George Carlin died yesterday of heart failure.
LOS ANGELES -- Acerbic standup comedian and satirist George Carlin, whose staunch defense of free speech in his most famous routine "Seven Words You Can Never Say On Television" led to a key Supreme Court ruling on obscenity, has died. Carlin, who had a history of heart trouble, went into St. John's Health Center in Santa Monica on Sunday afternoon complaining of chest pain and died later that evening, said his publicist, Jeff Abraham. He had performed as recently as last weekend at the Orleans Casino and Hotel in Las Vegas. He was 71.
WASHINGTON (AFP) — Irreverent US comedian George Carlin, who became known as a voice of the 1970s counterculture and was one of the country's best known funny men, died on Sunday aged 71, US media reported.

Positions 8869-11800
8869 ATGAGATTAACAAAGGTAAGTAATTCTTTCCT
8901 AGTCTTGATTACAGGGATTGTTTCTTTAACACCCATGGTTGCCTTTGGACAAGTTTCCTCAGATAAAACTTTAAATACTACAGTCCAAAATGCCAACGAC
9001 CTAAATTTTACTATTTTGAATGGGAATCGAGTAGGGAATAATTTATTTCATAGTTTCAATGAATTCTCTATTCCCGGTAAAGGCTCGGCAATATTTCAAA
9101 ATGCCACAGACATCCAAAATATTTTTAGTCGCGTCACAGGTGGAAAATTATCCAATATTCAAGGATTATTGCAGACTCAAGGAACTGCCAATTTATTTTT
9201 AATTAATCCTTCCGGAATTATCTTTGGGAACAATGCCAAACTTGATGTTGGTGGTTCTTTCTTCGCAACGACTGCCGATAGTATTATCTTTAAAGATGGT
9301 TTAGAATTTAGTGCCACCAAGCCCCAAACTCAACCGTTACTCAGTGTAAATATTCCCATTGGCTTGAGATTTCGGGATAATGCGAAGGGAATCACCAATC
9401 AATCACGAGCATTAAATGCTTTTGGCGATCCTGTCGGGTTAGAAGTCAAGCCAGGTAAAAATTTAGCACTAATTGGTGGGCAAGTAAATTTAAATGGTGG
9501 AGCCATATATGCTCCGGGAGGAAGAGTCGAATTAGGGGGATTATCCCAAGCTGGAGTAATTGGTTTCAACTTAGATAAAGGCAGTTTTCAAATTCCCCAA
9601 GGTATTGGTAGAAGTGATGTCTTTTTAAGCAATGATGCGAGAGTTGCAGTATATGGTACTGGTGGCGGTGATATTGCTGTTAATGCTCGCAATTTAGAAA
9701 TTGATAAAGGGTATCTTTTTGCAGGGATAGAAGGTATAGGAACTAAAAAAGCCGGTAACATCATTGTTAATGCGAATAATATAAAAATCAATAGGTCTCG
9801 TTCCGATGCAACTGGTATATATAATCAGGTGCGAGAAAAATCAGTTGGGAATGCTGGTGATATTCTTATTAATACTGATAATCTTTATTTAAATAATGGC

Despite his bad-boy reputation, the stand-up comic hosted Saturday Night Live and made more than 100 appearances on The Tonight Show. His counterculture take on the world's sorry state of affairs filled 23 comedy albums, 14 HBO specials and three books. Carlin won four Grammy Awards for best spoken comedy album, and it was announced Tuesday that he would be awarded the 11th annual Mark Twain Prize for American Humor.
He had been the victim of several heart attacks and had a history of heart disease, "ET" online reported.
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